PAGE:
One of the most hotly anticipate shows this winter is NBC’s musical romp, Smash. The series boasts vets from all facets of the industry – small screen sirens, Broadway startets and vets, and big screen mavens all join together to round out a talented cast. But from the looks of the pilot episode – and the poster (left) many of our players are looking at almost equal billing and equal screen time. It takes a village to raise a Broadway show, and this village is raising a show about one of Hollywood’s biggest icons, Marilyn Monroe, so they’ve assembled quite the team. So who are we dealing with here? We’ve got a little breakdown of the six main cast members, and indispensible agents in the creation of a full-scale Broadway production, for NBC’s biggest midseason player.
The Sweet, Struggling Newbie
Karen Cartwright (Katherine McPhee)
Ambiguously Midwestern background: check. Sweet demeanor thrown in stark contrast against the cutthroat theater realm: check. Karen is the singer we all love to root for. The one who’s rife with talent that we, the audience, see so clearly while those dummy casting directors on TV can’t seem to grasp it. She’s a newbie who can’t manage to even break in to dance in a chorus line, but then, she has her moment. She shines and the whole world stops to listen. It’s like a Cinderella story except her crowning moment doesn’t come with a prince, but instead with rehearsals, leotards and even steeper competition.
The Desperate Diva
Ivy Lynn (Megan Hilty)
As a contrast to McPhee’s bright-eyed and bushy-tailed Karen, Ivy has been at this for years. And she’s been in show after show, but only as a chorus girl. She’s sick and tired of being relegated to the background; she’s got the chops, but she can’t manage to squeeze her way into the spotlight. She’s a “shoe-in” for Marilyn – she’s got the curves, the sass, and she happens to be besties with one half of the song-writing duo behind the whole thing. And we’d almost root for her too if she wasn’t going up against our heroine, Karen.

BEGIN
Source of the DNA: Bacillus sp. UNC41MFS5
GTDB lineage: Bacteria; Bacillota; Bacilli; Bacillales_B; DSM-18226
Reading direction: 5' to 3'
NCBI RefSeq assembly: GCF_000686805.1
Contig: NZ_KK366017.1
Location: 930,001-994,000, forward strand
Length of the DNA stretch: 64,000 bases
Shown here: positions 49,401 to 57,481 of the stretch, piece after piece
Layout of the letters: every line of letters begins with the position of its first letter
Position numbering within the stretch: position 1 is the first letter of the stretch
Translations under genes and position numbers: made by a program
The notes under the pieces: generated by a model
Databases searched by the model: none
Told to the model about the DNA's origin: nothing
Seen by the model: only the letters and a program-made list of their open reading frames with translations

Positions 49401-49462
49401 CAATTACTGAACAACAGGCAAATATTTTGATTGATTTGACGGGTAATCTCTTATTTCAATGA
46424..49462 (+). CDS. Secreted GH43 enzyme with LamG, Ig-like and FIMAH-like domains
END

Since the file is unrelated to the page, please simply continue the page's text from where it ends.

The Talented Working Mom
Julia Houston (Debra Messing)
Messing takes on another classic New York profession (on Will & Grace, she was a highly stylized interior designer): a lauded lyricist whose many works have graced the Great White Way. There’s just this other small factor of her family life and a husband who thinks she works too much. They’re looking to adopt, but her song-writing genius cannot be stopped. She’s a much more sane character than our beloved Grace Adler, but Messing brings a bit of that manic charm to the busier-than-a-bumble-bee lyrical genius.
The Stubborn Good Guy
Tom Levitt (Christian Borle)
He’s the yin to Julia’s yang, the other half of her song-writing duo. He lives, breathes, eats, and sleeps theater and once the idea of a Marilyn musical is out in the open, there’s no stopping him. Plus, he’s desperate to help out his dear friend, Ivy Lynn, who he sees as the embodiment of the beloved screen siren. He is very much the good guy, but his stubborness can tend to get in the way – and on occasion, make him look like the cantankerous one.
The Brilliant Bad Boy
Derek Wills (Jack Davenport)
He’s your typical can’t-live-with-him-can’t-live-without-him character – and the object of good guy Tom’s ardent ire. Derek Wills is known across the industry for his brilliant choreography and direction, so naturally the producer wants him on the Marilyn job. And from what we’ve seen thus far, Tom’s going to have to get over his issues because Wills is the tops. He’s also attractive, alluring and British – the trifecta. He seems to be a bid of a baddie, but one we’re going to love watching.
The Queen Bee Broadway Vet
Eileen Rand (Anjelica Huston)
She’s the final piece of the musical puzzle: the money. A legendary Broadway producer, Eileen can spot a hit from a mile away and she sees dollar signs with the Marilyn musical. She’s determined to get the best team signed on for the project, even if that means she has to play referee while Derek and Tom duke it out. Of course, added to all this infighting even in the Marilyn production’s infancy, she’s got her own war at home. We’re sure this won’t complicate things…at all.
Smash premieres on NBC, Monday, Feb. 6. For a sneak peek, you can watch the entire pilot episode on NBC.com.